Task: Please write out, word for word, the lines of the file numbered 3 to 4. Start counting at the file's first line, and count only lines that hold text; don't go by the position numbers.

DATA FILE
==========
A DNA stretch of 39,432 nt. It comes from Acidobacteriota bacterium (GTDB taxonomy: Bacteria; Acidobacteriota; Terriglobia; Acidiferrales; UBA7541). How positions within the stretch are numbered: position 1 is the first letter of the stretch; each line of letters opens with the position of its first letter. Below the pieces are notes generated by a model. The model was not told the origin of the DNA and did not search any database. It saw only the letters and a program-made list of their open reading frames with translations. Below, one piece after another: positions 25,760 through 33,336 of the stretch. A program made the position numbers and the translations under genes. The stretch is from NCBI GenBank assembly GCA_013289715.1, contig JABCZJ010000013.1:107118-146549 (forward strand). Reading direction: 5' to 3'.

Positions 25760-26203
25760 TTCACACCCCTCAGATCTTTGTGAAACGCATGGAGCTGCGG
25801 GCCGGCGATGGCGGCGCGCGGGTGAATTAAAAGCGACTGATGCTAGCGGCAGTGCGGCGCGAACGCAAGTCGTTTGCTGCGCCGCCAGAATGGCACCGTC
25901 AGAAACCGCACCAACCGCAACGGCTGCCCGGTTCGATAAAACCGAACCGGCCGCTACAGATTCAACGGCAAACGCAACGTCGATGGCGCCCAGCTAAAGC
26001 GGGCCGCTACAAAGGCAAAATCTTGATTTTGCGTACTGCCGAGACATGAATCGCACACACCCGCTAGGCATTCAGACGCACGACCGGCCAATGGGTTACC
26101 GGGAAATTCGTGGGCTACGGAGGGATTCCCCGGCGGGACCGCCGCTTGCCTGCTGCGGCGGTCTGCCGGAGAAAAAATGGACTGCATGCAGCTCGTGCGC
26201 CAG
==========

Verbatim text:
25760 TTCACACCCCTCAGATCTTTGTGAAACGCATGGAGCTGCGG
25801 GCCGGCGATGGCGGCGCGCGGGTGAATTAAAAGCGACTGATGCTAGCGGCAGTGCGGCGCGAACGCAAGTCGTTTGCTGCGCCGCCAGAATGGCACCGTC